July 11, 2022
By GolfWRX, PGATOUR.COM
- Collin Morikawa will look to defend his Open title at St. Andrews. (Kevin C. Cox/Getty Images)
At last year’s Open Championship, Collin Morikawa showed an ability to quickly adapt to new conditions. His victory at Royal St. George’s made him just the fifth man since World War II to win in his Open debut.
His success on the links wasn’t exactly immediate, however. Playing in the Genesis Scottish Open the week prior proved to be a valuable learning experience about how to handle the firmer turf of the U.K.’s seaside courses and led to an equipment change that was crucial to his second major title.
“I seriously owe everything to (last year’s Genesis Scottish Open),” Morikawa said from this year’s event. “My game felt as good as it had the entire year. I came over here and it was a little windy, but nothing crazy, and I was hitting 9-irons to edges of the greens, and it just wasn't acceptable. … I just couldn't hit the ball in the center of the face. Without this extra week of prep here at Renaissance and playing here at the Scottish Open, I would never have thought about changing irons. So if I had just shown up to The Open Championship last year, it probably just would have been a repeat of what I saw … during this event.”
Following his T71 finish at Renaissance Club, Morikawa changed into a new model of short irons that were better suited for him on the firm turf of links courses.
Morikawa typically uses a combo iron set, consisting of a P770 4-iron, the cavity-back P7MC’s for his mid-irons (5 and 6), and P730 blades for his short irons (7-9). Since the P730 short irons have a slightly different sole geometry than the P-7MC irons, however, the blades weren’t optimal for his swing on the links.
"I changed my irons, my 9- through 7-iron that I normally have blades in,” Morikawa said after his second-round 64 at Royal St. George’s in 2021. "I changed to the (P7MC’s) strictly because I couldn’t find the center of the face. Those are three crucial clubs that are some of my favorite clubs. My 8-iron is my favorite club in the bag, and when I wasn’t able to hit it (well) last week, I knew I had to try something different.”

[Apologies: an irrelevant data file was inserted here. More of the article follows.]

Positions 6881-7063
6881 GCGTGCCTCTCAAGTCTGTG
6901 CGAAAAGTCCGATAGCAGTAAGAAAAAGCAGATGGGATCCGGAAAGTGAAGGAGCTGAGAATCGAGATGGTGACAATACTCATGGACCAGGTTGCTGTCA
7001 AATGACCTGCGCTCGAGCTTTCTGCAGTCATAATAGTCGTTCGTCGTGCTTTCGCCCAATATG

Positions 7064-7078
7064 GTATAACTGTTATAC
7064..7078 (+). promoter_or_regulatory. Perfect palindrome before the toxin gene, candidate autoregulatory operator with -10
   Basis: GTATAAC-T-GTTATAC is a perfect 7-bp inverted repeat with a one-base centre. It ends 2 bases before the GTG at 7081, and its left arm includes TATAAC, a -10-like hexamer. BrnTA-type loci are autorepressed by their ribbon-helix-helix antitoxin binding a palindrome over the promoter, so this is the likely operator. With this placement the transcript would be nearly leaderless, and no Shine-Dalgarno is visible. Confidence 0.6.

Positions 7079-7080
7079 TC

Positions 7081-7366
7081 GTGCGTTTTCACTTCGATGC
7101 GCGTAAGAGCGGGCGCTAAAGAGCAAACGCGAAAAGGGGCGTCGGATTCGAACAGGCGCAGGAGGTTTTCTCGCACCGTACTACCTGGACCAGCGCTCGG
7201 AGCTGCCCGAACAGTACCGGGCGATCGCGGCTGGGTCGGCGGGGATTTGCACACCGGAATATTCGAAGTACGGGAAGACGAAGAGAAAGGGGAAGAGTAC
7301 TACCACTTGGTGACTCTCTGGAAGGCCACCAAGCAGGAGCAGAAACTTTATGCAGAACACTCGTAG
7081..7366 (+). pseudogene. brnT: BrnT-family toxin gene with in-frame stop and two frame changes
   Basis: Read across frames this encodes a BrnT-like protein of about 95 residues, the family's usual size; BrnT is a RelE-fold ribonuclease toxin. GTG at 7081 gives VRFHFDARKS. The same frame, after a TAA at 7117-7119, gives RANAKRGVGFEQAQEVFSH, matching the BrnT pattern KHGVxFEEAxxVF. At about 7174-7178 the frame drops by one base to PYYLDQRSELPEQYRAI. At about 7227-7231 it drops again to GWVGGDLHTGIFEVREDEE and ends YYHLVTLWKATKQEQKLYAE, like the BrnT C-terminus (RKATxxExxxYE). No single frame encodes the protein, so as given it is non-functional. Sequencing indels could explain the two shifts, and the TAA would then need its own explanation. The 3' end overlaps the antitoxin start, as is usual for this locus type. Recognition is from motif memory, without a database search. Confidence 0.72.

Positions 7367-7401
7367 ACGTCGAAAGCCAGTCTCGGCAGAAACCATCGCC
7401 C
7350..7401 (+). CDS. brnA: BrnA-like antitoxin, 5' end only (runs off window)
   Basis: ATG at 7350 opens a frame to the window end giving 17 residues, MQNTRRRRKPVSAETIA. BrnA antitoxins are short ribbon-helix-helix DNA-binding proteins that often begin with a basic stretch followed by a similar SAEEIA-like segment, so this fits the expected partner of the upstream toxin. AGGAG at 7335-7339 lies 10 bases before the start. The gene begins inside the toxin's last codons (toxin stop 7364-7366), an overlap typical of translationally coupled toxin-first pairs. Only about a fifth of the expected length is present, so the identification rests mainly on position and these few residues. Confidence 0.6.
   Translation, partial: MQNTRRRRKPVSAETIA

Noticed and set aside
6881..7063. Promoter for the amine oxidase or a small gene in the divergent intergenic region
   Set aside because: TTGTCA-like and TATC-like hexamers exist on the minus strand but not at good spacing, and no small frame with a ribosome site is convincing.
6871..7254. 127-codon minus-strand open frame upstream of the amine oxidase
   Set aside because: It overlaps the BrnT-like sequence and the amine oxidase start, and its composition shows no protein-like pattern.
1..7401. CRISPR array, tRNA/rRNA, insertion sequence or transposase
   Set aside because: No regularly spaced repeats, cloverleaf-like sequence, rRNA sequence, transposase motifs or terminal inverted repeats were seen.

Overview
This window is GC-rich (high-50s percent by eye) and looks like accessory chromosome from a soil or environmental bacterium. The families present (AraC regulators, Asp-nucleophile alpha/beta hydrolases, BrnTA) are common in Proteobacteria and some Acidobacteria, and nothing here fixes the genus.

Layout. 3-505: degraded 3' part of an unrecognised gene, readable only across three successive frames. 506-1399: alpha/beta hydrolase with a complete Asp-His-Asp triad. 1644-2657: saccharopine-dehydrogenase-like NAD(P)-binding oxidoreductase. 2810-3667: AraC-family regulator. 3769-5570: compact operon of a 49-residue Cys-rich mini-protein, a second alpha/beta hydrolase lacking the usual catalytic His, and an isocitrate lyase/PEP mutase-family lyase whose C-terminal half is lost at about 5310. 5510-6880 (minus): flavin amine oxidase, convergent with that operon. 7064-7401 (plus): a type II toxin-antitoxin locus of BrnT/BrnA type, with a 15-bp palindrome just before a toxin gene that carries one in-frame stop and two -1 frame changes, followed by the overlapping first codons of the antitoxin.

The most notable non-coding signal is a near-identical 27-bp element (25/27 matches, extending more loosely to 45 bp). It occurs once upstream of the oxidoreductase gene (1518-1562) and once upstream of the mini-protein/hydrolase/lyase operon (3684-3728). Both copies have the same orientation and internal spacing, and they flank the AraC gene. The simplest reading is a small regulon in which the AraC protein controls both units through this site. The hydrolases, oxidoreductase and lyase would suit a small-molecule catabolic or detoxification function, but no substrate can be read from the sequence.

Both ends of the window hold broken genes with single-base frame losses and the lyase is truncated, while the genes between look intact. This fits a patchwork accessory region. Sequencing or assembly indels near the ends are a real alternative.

TaylorMade’s Adrian Rietveld, who helped him with the change, described Morikawa as “that type of guy that nothing is going to change unless there’s an out-and-out reason to change.” There was at last year’s Open.
“The sound off the P730 was not Collin-like,” Rietveld said. “It’s unique to say this, but it was just fractionally different to what I’m hearing. Then he goes into the P7MC’s and you can hear the strike come back.”
The higher spin of the P7MC’s also aided Morikawa’s distance control, Rietveld said.
The P-730 models have slightly higher bounce in the sole compared to the P7MC irons. By switching to the P7MC irons for last year’s Open Championship, Morikawa was able to clean up his turf interaction and regain his usual precision with his short irons.
Morikawa is using the same methodology again this year for his title defense.
“I’m doing the same thing as last year,” Morikawa told GolfWRX on Wednesday of the Genesis Scottish Open. “I’m changing those three short irons (to the TaylorMade P7MC’s).”
Throughout this year, Morikawa has used P730 short irons but he was back to the P7MC’s at the Scottish Open.
Compared to last year’s Open-winning setup, Morikawa has also upgraded to a new TaylorMade Stealth Plus driver, a TaylorMade Stealth Plus fairway wood, and he’s changed from a blade-style TaylorMade TP Juno putter into a mallet-style TaylorMade Spider GT Rollback for better speed control.